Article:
Wednesday, November 26, 2014
 

Recent Supreme Court Decision Will Negatively Impact Appropriation Artists

Forbes contributor Eric Goldman teases out some (very) possible repercussions to the recent Wiley v. Kirtsaeng Supreme Court decision.

[A]midst the good news, it’s impossible to ignore the rapid and probably irreversible demise of copyright’s First Sale doctrine, meaning this legal victory is likely short-lived at best.

Is this a good example of “bad facts make bad law”? Not really. The reason, Goldman argues, is not due to anything other than to the ever-present shift from tangible to intangible property: ie- physical to digital media.

Copyright’s First Sale doctrine has become increasingly less useful to consumers over the past couple of decades due to changes in technology and business practices, and I anticipate this ruling will accelerate the trend.

Goldman adds that, “[t]here is no ‘digital’ First Sale doctrine, meaning that a buyer of an electronic file cannot resell or transfer ‘possession’ of that electronic file under the First Sale doctrine.”

And this is where it gets really interesting (not that it wasn’t already). Coincidentally, NPR aired a story yesterday about mp3s and the first sale doctrine concerning a current lawsuit by Capitol Records against ReDigi Company (a digital version of a used record store). was an

ReDigi argues that you own the songs, and you should be able to resell mp3s just like you can a physical CD. “It says its technology can ensure compliance with copyright law, first by verifying that you legally own a song, and then by removing all traces of the song from your computer and synced devices once you decide to sell it.”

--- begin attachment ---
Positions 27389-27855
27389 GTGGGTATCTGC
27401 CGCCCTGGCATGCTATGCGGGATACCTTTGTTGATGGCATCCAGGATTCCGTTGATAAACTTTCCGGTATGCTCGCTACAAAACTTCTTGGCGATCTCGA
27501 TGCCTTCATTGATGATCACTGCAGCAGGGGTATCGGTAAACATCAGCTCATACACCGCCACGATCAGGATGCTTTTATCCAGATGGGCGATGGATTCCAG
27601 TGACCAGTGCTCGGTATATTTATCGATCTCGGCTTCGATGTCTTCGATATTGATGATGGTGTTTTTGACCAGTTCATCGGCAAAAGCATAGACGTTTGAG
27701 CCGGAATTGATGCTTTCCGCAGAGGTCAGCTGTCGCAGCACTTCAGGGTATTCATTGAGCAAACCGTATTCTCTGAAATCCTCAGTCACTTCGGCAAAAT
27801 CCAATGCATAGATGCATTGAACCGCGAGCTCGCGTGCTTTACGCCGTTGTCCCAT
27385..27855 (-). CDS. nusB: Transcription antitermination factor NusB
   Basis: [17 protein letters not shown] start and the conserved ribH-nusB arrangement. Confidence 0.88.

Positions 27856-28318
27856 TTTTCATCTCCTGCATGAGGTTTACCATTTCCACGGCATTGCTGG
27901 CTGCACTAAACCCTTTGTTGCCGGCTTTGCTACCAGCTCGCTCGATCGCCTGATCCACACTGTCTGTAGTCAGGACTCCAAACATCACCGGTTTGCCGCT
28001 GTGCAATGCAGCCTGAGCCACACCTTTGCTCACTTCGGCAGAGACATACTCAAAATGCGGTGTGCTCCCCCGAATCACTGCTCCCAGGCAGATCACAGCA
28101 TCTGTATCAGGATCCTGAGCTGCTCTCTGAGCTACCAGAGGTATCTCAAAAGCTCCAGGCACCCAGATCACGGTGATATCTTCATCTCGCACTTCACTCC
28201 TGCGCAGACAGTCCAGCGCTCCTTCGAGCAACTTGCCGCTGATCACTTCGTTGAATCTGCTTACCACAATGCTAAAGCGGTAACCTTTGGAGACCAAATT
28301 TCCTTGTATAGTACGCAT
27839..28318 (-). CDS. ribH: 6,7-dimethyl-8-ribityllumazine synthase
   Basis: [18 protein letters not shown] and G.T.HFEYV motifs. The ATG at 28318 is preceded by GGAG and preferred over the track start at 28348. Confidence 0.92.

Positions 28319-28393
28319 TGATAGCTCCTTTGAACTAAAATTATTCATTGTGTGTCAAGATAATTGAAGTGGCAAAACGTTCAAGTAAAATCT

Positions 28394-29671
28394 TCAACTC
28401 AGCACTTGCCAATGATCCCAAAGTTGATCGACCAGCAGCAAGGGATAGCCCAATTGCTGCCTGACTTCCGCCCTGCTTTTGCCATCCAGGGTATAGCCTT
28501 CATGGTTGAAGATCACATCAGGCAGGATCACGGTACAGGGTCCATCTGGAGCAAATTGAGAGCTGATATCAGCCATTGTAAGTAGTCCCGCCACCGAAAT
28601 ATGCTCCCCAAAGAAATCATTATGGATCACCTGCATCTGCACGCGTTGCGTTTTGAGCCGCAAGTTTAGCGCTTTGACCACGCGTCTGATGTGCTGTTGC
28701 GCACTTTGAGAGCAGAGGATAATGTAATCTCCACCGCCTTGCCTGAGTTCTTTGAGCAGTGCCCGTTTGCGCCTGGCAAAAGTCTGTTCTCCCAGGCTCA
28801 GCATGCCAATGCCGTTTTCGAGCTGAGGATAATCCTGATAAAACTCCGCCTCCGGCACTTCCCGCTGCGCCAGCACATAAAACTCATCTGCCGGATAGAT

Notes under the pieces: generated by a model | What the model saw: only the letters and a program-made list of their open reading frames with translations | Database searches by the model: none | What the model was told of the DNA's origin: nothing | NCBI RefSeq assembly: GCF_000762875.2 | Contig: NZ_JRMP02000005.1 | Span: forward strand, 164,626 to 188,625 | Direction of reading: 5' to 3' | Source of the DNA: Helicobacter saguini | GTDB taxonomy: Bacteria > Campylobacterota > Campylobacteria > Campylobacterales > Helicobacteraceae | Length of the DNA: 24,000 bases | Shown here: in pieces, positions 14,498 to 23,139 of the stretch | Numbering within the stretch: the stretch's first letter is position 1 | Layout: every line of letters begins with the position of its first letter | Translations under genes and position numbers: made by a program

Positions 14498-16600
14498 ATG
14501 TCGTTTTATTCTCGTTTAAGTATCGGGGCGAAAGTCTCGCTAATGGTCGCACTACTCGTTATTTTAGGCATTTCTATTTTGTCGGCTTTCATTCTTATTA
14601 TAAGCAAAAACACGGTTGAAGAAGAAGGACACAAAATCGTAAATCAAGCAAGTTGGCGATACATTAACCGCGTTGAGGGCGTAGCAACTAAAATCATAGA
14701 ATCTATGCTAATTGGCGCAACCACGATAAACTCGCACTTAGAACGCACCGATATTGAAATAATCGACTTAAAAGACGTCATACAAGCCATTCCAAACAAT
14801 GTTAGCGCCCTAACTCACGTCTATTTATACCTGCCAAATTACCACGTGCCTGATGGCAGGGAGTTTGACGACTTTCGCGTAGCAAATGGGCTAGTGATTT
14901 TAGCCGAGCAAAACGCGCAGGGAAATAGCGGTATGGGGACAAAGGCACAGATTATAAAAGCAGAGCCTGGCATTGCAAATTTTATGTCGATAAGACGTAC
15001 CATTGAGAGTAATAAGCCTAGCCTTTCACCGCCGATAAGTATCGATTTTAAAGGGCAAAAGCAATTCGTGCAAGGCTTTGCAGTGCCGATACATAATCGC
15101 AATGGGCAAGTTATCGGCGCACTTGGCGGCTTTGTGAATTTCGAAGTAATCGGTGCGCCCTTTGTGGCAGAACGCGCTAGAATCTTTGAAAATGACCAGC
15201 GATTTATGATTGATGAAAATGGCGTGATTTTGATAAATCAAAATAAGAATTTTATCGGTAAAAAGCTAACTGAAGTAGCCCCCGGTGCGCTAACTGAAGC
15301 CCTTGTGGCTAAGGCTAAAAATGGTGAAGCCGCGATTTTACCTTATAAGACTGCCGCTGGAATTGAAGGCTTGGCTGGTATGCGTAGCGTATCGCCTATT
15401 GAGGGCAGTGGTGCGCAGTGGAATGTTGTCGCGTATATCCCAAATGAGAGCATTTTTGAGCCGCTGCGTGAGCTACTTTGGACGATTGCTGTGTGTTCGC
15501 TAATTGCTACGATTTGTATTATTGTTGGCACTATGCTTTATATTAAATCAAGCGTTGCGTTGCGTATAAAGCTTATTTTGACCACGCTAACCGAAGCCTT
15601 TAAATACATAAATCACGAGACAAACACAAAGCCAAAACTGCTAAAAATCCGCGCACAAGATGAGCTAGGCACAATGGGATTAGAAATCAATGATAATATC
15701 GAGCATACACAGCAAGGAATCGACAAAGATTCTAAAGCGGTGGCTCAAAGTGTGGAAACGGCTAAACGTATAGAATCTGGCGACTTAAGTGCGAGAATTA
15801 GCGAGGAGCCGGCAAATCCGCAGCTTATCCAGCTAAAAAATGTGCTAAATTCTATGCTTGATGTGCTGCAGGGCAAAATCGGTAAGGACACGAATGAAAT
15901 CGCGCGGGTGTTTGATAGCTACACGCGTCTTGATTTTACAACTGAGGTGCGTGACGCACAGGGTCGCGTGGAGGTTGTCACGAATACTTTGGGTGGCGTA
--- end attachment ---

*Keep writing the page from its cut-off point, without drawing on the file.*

If in fact all traces of a song can be removed from a computer, who’s to say that we can’t have technology that allows for the complete removal of an image (still or moving) from a computer, thus dispelling the notion that the appropriation of digital images without consent does not damage or impact the property rights of the lawful image owner. In other words, the idealistic theory that digital images are part of the public landscape — the post-post-modern vernacular — pretty much disappears. In fact, adding some of the strategies Goldman lays out to this technological repercussion pretty much guarantees that the only thing this recent decision did for artists was to force added legal and technological restrictions to impede artmaking. Is this what Wiley v. Kirtsaeng delivered?

Goldman’s Forbes article may be accessed here.

UPDATE: April 2, 2013

ReDigi loses court battle. Court holds that resale of digital files infringes copyright.

 

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